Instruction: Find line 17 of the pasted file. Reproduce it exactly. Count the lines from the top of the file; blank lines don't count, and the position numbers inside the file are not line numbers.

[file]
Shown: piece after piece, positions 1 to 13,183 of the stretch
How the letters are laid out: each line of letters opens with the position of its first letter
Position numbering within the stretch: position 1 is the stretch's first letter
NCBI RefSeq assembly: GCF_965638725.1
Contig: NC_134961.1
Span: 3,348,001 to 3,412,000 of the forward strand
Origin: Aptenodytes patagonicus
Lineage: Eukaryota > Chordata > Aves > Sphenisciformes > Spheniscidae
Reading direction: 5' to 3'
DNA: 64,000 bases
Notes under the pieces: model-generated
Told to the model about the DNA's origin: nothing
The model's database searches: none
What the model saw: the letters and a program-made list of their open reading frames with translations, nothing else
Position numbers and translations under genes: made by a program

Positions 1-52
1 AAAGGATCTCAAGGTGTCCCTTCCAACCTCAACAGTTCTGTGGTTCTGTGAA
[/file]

1 AAAGGATCTCAAGGTGTCCCTTCCAACCTCAACAGTTCTGTGGTTCTGTGAA